Inside (Covering) Politics
James Estrin interviewed New York Times’ colleague Jim Wilson about covering politics and how it’s changed over the last 30 years for the Lens blog.
I did three primaries in New Hampshire, loved every minute of them and would happily spend a few wintry weeks back up there to do it again. Wilson’s comment on access is telling about how it’s changed:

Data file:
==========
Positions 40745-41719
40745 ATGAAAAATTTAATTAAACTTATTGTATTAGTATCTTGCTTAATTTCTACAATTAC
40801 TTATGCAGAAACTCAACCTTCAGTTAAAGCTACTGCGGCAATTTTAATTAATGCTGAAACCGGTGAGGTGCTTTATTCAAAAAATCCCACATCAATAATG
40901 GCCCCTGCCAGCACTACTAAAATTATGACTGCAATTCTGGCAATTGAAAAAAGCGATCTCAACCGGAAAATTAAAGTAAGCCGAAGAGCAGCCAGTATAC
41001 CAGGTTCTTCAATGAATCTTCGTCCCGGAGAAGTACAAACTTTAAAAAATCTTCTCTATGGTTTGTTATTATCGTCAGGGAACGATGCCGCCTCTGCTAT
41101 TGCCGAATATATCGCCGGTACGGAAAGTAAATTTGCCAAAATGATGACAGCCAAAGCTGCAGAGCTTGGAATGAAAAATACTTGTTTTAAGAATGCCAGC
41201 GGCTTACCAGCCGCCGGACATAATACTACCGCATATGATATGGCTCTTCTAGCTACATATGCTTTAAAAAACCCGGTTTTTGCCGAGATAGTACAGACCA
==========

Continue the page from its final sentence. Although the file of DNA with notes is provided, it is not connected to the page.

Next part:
That’s the really sad part of this. The access has gotten much more restrictive for a number of different reasons. First of all, there are many, many more people covering than there ever were. You have to spend a lot of time with candidates and their staff to get them to know you and hopefully convince them that your images and audience have something to offer them. So that they will allow you to do things that are more inside and behind the scenes … I’m struck by the tremendous number of photographers and videographers who are providing coverage. There are many more people than just four years ago. At today’s Romney event in Derry, I counted 52 people in the buffer area around the candidate before I stopped counting.